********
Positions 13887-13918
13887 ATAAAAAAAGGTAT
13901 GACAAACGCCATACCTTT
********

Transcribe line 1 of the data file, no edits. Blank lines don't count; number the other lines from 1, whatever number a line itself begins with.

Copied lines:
Positions 13887-13918